[Note from Brett: The Wife and I are headed home, which interferes with the Bullets once again this morning. Back to your regularly-scheduled schedule tonight/tomorrow morning.]
The long awaited, injury delayed, and arguably overdue promotion of Jae-Hoon Ha, 22, to Iowa along with the flock of minor league veterans being traded out of the farm system lately may be the harbingers of promotions to come. There are plenty of candidates in the system, as well as some non-candidates that are frequently discussed. How can we tell the difference? What makes a promotion candidate a promotion candidate? Why are players promoted at some time and not others? We’ll dig into these and related questions after a quick survey of the organization.
An organization, I might add, that features a couple of first place teams.
Iowa Cubs : 38-39
The Cubs are in first place by a full game over the Memphis Redbirds of the Cardinals organization. In any other division in the Pacific Coast League their .494 winning percentage would be good for fourth, but in the PCL American North that record is good enough for the top spot. There is a lot of baseball yet to be played, but first place is first place. I’ll take it.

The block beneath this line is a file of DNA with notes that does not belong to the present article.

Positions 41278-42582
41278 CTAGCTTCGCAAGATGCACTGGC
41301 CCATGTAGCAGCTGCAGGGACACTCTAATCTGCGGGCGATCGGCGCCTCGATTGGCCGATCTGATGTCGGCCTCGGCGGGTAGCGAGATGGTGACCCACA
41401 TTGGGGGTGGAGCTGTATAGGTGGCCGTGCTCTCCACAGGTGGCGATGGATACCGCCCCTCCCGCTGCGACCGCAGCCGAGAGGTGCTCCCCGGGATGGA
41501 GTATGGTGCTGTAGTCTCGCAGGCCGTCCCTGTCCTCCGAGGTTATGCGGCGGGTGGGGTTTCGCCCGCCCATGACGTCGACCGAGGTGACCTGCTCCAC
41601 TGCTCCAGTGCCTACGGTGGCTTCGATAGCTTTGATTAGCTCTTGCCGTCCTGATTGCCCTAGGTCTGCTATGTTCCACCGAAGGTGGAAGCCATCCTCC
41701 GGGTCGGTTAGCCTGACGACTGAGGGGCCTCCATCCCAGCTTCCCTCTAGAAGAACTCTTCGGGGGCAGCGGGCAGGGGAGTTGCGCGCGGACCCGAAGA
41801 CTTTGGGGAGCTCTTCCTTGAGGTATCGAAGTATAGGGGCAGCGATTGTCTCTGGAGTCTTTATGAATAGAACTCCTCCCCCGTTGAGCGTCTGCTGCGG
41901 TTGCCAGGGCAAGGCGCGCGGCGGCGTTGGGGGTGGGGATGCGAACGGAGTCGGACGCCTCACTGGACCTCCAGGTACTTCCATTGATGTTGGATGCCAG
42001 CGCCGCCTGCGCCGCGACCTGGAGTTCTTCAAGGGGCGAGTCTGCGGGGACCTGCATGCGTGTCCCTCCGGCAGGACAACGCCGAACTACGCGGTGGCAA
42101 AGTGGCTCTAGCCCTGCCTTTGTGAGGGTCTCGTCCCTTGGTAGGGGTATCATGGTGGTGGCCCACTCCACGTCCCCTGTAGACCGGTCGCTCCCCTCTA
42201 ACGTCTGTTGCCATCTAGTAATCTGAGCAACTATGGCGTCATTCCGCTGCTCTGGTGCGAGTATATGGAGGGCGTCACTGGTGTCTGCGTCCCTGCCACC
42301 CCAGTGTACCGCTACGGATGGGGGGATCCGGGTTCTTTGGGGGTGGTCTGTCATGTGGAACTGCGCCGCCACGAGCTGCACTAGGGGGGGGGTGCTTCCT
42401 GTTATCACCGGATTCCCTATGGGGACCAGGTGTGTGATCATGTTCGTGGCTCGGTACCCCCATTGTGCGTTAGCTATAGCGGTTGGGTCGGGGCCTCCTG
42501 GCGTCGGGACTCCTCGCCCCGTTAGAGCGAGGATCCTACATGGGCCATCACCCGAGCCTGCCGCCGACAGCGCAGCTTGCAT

Tennessee Smokies : 2-2
The Smokies are tied for first in the Southern League North (with three other teams) despite not yet playing at home in the second half of the season. Now that the promotions have apparently begun, it will be interesting to see what the team that competes for a second half playoff slot winds up looking like.
Daytona Cubs : 2-1
Daytona holds a share of first place in the FSL North in the second half, and they are doing it without Jorge Soler in the lineup (Soler is on the DL with a minor leg injury). The loss of his big bat does not hurt this offense very much, though. With Baez and Geiger continuing to produce behind Andreoli and DeVoss, the Cubs are going to have little trouble putting runs on the board the rest of the summer. Whether or not they can make the playoffs will largely be up to the pitching.
Kane County Cougars : 0-3